The convergence of the technology and medical device industries is no longer a practical impossibility

Oh hey, sorry if I bumped into you.  I should be more careful when I walk down the street, but I was distracted. By what you ask? Well, me and my trusty binoculars have been looking skyward for flying pigs and downward for massive blocks of ice because it has become apparent that things have changed.

I used to say that the medical device industry was going to figure out that the old world of selling their wares was gone sometime around when pigs fly or hell freezes over, thus my quest for the above-noted items.  I was in Minneapolis last week, self-appointed mecca of the medical device industry, and I saw, with my own eyes, some longtime medtech industry stalwarts talking about the current state of the industry in a way I have not seen before.

I was at the Minneapolis Medtech Conference and sitting in the audience watching a panel prior to mine.  Now let me add that the panel I was there to moderate was about how artificial intelligence and data are changing the medtech world, which is weird enough.  Historically there has been little discussion about the convergence of these worlds where the medtech glitterati gather. MedTech entrepreneurs of the traditional variety and data scientists of the new world order variety are rarely mixed in the same drink.  They have not been entirely imiscible  (a new vocabulary word I learned from my pal David Shaywitz recently), by which I mean they are not totally incapable of mixing.  We have seen evidence of the cocktail here and there (Propeller HealthCanary Medical, even products like implantable defibrillators from big companies like Boston Scientific and Medtronic), but they have been rare, with most of the medical device world focused more on the mechanical engineering aspects or even the bioresorbable aspects than the data-intensive ones.

And even more relevant perhaps, the medtech world has stayed largely away from the payer world, thinking about reimbursement primarily as an offensive strategy much akin to how one might guard LeBron James, rather than how one might hold hands and sing Kumbaya. Few of the medtech stalwarts have really committed to products that are intended to reduce costs to the healthcare system; the usual refrain is better medical devices are “more expensive but someday the world will thank us.”

But there I was, in the belly of the medtech beast, watching two very stalwart representatives of the field (guys who have been at it a really long time with many successful medtech companies under their belt) say things like this:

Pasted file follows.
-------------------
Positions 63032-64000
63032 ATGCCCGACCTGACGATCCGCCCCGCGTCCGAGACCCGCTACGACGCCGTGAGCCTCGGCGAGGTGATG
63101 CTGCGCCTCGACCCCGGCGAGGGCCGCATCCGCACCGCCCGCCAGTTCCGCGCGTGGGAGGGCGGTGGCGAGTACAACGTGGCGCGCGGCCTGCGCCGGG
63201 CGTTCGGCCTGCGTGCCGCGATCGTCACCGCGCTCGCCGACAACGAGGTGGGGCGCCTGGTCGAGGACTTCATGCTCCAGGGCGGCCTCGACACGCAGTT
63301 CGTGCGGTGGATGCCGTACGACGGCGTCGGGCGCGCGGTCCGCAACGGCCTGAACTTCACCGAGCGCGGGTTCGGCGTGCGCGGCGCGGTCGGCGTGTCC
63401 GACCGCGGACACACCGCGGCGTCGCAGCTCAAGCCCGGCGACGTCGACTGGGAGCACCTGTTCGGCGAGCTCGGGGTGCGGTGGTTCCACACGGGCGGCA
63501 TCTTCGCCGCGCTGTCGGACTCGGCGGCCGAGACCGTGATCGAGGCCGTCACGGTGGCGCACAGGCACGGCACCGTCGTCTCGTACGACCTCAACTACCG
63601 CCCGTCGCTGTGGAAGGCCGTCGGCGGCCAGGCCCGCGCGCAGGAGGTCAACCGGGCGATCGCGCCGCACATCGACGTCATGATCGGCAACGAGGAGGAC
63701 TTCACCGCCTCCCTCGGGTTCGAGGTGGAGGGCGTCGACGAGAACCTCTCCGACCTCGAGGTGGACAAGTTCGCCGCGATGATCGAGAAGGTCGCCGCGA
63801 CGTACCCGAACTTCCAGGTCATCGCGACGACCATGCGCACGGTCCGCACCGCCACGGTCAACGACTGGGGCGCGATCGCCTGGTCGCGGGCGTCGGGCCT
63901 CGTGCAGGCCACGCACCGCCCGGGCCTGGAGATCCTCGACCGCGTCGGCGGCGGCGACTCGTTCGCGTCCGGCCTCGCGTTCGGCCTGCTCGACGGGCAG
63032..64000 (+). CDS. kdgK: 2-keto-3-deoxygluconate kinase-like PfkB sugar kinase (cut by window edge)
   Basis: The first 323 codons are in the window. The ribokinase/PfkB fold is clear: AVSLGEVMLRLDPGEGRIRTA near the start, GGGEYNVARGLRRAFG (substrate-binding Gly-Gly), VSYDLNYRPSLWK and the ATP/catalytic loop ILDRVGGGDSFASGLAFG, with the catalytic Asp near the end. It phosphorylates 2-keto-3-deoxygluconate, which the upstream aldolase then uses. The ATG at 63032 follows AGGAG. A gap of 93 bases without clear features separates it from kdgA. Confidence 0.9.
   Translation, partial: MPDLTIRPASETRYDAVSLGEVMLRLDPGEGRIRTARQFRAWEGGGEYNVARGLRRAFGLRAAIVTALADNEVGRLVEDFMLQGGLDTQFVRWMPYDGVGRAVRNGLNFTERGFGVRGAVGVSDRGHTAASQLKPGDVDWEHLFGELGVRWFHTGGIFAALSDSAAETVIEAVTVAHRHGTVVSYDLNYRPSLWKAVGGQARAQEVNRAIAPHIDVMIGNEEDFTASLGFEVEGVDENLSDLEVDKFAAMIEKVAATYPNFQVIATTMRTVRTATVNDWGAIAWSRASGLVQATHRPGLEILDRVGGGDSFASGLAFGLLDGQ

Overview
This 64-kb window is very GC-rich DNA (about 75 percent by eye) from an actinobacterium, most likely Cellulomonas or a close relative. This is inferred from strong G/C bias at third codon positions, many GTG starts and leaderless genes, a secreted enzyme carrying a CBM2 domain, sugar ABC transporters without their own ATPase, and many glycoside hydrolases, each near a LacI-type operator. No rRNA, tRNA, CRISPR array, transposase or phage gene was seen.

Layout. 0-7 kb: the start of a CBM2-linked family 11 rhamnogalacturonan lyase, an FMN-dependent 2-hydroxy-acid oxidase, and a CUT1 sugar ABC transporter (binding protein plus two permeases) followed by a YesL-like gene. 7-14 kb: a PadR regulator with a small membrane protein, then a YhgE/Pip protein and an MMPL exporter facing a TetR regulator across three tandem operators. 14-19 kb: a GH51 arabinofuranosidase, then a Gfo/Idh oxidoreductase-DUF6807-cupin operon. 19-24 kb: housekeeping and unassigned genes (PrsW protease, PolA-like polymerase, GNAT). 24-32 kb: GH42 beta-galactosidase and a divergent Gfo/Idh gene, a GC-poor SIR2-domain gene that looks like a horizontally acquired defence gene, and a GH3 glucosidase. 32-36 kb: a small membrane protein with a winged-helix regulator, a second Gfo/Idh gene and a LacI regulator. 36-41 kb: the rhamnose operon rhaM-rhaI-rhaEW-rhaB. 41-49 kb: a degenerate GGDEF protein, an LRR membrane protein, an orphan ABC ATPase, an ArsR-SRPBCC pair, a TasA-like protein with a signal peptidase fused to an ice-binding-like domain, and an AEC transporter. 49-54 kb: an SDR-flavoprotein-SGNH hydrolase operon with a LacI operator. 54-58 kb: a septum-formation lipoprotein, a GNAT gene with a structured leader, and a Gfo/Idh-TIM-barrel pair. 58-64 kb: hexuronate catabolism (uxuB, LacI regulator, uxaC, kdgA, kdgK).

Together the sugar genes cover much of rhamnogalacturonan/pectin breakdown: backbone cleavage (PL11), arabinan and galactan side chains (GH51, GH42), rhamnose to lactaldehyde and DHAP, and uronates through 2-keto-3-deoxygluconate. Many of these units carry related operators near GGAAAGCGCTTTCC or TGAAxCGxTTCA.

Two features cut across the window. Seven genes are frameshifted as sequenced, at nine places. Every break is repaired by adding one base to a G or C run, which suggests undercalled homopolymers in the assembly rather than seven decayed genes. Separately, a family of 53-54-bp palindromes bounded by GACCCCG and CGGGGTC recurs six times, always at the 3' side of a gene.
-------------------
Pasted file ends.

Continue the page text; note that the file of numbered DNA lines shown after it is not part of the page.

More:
Fred Moll, Current CEO of Auris Health and Founder of Hansen Medical, Restoration Robotics and Intuitive Surgical, among other things, said:

  • Electronics in and on the body is the biggest recent trend affecting medtech;
  • Big technology companies are making real inroads into medtech and traditional medtech must partner with them to deliver better healthcare; and
  • Use of technology to transform the cost of healthcare needs to be in the forefront of medical device thinking

By Lisa Suennen | MedCity News

Image Credit: Getty Images

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About Peter Coffaro 542 Articles
A growth-driven and strategic executive, Peter Coffaro commands more than 20 years of progressive management success within the medical device industry. As a District Sales Manager for Stryker Orthopaedics, Peter was responsible for managing and directing a regional sales force to achieve sales and profit goals within the Rocky Mountain region. Previously, he was the Director of Sales & Marketing for Amp Orthopedics. In this role, Peter was responsible for planning, developing, and leading all sales and marketing initiatives. Peter is a former orthopedic distributor in the Pacific Northwest. He has also worked with DePuy Orthopaedics as well as Zimmer, and held positions in sales, sales training, and sales management. Peter has an extensive background in organizational development, business development, sales management, negotiating and P&L management. Peter holds a B.S. degree in Biology from Northern Illinois University.

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